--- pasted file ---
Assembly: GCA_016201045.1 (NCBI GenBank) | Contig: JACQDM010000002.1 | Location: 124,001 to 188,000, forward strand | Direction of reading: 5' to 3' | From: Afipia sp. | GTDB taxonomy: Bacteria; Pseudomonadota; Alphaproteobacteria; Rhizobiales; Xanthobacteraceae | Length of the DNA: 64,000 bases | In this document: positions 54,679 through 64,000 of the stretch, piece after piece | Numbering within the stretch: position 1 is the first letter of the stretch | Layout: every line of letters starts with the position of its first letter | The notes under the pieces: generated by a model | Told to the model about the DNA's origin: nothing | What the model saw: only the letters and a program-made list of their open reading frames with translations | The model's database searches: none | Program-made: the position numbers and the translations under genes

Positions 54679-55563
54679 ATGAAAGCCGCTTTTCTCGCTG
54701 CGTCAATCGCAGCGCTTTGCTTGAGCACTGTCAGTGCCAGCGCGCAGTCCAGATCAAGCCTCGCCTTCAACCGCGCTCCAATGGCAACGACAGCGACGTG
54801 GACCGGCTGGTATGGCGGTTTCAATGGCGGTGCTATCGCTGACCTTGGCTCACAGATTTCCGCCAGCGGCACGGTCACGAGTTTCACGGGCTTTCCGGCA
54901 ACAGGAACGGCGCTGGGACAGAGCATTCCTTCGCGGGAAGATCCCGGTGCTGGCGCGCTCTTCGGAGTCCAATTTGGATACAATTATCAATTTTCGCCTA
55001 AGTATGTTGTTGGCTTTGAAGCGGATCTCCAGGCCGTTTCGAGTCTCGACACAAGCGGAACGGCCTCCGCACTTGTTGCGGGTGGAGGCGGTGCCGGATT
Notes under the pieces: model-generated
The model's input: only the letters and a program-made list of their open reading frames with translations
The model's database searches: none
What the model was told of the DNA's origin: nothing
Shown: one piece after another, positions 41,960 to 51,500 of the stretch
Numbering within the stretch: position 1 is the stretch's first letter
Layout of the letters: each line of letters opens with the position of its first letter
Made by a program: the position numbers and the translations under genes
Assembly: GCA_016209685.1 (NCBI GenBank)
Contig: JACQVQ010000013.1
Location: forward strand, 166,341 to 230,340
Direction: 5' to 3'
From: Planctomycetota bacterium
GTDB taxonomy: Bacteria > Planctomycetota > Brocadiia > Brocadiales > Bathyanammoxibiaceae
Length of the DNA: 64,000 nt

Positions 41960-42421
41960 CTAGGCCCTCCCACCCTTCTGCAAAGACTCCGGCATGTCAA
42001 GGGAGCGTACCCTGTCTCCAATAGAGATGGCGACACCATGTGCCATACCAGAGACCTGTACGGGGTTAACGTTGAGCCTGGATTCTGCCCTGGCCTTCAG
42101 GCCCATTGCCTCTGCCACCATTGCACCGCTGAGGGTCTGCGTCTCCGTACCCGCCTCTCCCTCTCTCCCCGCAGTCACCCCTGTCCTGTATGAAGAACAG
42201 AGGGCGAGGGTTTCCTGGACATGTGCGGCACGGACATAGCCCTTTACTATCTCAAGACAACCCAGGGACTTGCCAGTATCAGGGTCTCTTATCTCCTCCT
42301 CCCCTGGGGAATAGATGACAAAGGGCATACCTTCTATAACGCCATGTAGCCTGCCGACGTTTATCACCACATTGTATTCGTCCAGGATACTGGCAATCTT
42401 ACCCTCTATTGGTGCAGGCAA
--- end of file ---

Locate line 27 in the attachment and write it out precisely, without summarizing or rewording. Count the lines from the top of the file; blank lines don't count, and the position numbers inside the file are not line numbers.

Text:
42201 AGGGCGAGGGTTTCCTGGACATGTGCGGCACGGACATAGCCCTTTACTATCTCAAGACAACCCAGGGACTTGCCAGTATCAGGGTCTCTTATCTCCTCCT